With his arm up over the table at the restaurant, wrist at an angle as he pictures the drift, Zack Tokach, guide at Angler’s Covey, hook sets with his envisioned rod. As we talk, I get the impression that Zack is right there, on the river, reading the water, seeing the fish, as he explains the joys and challenges of fly fishing in general, and guiding, in particular.
Zack is a student of the game, a life long learner of his craft. If he’s not guiding, he’s probably fishing. If he’s not fishing or guiding, he’s probably at the vise tying flies. Maybe he’ll be on his dirt bike exploring the hills – but even then he’s probably thinking about fishing. “This never gets old – not guiding and not fly fishing,” he says.
Last weekend, Zack (along with his buddy and fellow guide, Justin Brenner) led a class about chasing and finding large fish, the hawgs, that you can find on the Dream Stream, on the Taylor, or in Cheesman Canyon. He likes the pursuit and the challenge of getting big fish. The stealth required, the technique to trick big fish in our tailwaters (“this isn’t their first rodeo”), and the thrill when a fish is on. But then you hear him talk about fishing Spinney Res and finding fish there: “the best fight – they have so much water to run in, they can take you to your backing pretty fast.” Or he talks about pursuing brookies in small streams. He sees the challenge and the reward in each environment. And he wants his clients to feel the same.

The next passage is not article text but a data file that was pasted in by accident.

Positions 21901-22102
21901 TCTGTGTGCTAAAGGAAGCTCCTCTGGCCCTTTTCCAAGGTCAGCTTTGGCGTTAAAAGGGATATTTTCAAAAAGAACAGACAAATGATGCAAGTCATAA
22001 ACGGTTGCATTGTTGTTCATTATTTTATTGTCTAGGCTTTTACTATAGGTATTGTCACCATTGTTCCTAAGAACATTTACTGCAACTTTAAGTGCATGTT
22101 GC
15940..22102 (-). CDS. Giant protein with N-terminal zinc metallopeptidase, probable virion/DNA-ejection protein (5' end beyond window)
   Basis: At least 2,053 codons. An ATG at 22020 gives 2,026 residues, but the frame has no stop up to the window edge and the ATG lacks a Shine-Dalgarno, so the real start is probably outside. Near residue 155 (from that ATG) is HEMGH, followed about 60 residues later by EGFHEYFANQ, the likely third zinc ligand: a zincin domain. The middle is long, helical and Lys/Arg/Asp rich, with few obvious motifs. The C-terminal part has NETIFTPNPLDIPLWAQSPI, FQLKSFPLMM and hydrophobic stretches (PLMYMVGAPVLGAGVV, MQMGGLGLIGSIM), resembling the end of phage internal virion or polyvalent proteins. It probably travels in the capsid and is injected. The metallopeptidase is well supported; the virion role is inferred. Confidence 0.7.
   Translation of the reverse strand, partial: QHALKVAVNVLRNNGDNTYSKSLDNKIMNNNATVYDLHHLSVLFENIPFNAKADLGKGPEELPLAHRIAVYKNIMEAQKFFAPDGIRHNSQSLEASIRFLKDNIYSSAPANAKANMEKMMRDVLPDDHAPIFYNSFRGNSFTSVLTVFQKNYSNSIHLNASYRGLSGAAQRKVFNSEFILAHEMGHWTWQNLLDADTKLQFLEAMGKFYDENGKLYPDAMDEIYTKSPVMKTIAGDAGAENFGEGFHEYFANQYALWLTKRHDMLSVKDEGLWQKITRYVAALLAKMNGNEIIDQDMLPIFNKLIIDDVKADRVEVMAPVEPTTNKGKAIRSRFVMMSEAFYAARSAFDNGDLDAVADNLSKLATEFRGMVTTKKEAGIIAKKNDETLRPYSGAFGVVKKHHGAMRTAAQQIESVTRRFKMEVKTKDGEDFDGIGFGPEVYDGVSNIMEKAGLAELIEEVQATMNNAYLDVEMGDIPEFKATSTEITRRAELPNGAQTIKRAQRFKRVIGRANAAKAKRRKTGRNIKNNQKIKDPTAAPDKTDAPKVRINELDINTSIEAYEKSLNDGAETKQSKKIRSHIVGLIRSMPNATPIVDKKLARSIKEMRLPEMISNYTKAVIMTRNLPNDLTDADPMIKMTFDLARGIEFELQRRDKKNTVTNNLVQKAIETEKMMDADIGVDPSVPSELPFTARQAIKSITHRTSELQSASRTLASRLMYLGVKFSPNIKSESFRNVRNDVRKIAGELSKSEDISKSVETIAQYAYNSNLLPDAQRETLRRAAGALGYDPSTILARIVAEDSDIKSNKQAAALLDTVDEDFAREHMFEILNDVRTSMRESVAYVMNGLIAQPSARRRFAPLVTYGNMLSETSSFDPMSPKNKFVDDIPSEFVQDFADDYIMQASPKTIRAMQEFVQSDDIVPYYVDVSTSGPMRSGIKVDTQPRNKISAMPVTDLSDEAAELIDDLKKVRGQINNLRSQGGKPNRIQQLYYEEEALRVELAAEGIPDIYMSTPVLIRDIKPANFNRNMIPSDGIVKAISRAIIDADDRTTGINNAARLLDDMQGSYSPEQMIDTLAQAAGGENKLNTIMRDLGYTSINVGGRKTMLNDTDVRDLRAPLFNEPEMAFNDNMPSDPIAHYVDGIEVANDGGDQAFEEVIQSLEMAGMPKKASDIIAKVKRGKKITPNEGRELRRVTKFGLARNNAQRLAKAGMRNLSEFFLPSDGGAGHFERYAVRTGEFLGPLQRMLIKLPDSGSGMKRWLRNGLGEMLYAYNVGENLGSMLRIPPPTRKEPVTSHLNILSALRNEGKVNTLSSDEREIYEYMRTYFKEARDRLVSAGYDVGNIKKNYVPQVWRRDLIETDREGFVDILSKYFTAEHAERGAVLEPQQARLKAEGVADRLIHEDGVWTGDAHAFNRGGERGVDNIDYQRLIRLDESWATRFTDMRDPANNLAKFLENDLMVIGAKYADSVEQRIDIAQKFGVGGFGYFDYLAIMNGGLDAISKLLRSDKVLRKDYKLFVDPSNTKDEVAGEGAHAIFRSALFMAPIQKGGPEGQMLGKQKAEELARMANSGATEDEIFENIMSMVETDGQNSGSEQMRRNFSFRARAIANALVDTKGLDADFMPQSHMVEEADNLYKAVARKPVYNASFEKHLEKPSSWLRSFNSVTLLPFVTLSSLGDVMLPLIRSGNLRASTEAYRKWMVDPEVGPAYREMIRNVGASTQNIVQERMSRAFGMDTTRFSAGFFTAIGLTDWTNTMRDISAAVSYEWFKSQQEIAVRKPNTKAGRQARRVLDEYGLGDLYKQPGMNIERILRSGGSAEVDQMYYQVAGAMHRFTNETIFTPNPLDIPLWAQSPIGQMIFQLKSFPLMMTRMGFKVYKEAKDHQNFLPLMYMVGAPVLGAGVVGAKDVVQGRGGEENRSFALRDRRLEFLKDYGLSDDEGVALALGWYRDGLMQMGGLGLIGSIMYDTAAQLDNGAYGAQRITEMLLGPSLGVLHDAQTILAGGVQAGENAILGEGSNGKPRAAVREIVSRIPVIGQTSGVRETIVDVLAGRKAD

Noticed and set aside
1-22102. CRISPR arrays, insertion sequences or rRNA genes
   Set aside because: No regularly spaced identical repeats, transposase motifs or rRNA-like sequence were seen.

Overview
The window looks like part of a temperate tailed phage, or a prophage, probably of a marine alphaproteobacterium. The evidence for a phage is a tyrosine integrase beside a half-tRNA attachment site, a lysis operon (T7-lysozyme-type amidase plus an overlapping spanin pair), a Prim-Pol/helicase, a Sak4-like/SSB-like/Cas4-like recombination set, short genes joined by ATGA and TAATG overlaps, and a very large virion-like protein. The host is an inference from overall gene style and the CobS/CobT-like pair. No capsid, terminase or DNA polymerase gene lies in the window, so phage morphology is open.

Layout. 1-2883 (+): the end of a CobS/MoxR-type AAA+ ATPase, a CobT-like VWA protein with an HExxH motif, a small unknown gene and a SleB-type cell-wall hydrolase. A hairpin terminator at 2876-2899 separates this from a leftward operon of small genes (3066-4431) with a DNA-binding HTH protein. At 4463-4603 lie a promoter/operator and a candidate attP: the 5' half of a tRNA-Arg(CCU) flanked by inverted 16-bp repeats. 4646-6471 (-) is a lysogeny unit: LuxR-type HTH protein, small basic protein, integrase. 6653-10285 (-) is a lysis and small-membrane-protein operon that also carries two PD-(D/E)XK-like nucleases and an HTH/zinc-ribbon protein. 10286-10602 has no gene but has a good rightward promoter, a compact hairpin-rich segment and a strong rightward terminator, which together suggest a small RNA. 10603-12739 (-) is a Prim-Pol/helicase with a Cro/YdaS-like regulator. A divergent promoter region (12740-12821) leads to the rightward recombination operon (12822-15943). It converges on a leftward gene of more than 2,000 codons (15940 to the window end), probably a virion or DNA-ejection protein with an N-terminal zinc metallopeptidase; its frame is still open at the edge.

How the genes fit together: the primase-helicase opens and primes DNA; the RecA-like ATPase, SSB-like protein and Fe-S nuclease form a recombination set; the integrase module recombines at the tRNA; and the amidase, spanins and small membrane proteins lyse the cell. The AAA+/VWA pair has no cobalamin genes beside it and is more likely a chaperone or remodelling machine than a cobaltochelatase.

Guiding is coaching. “You take pleasure in the other guy’s success. That’s the excitement for a guide. Being happy for them when everything comes together.” Zack says guides have to be flexible – “you respond to the client’s goals.” If they have some experience and want to go after the big boys, if they want to learn stillwater, if a group of new anglers wants to get on fish and learn the adventure, the guide tailors the trip to meet their desires. Good guides know a lot of the different disciplines that make up fly fishing: throwing spinners, nymphing, drifting dry flies, Czech nymphing. A guide responds to the conditions and to the client’s skill set to make the outing successful and enjoyable for them.
That’s why you will find Zack out on the water exploring new stretches at Deckers or fishing new areas on Spinney throughout the season. A student of the game. He does his homework and pushes the boundaries.
Zack was fishing Spinney Res and saw that fish were taking a small snail in the water. He scooped some up in his net and studied the size, shape, and body structure of the snail. Then he went to his tying table. After some experimentation with materials, the right size and shape hook, and several attempts to get it all layered correctly, he finally produced an effective imitation of the snail. Innovation.
As we head deeper into fall fishing, Zack offered this tip for anglers: be patient and be prepared to move and cover more water. Sometimes anglers get locked into a routine. They head to a spot where they have had luck before only to find anglers already there or the spot just isn’t holding fish. Move. Try some new water. 200 yards in either direction of your “favorite hole” could be the spot.
The best guides are the ones that stay students of the sport. Honing their skills. Innovating. Building relationships with their clients for an enjoyable day on the river. Zack Tokach, you can see it in his eyes across the table as he watches, in his mind, the rise and the take.
Orvis 101 Introduction to Fly Fishing
Early season stillwater Fundamentals-Classroom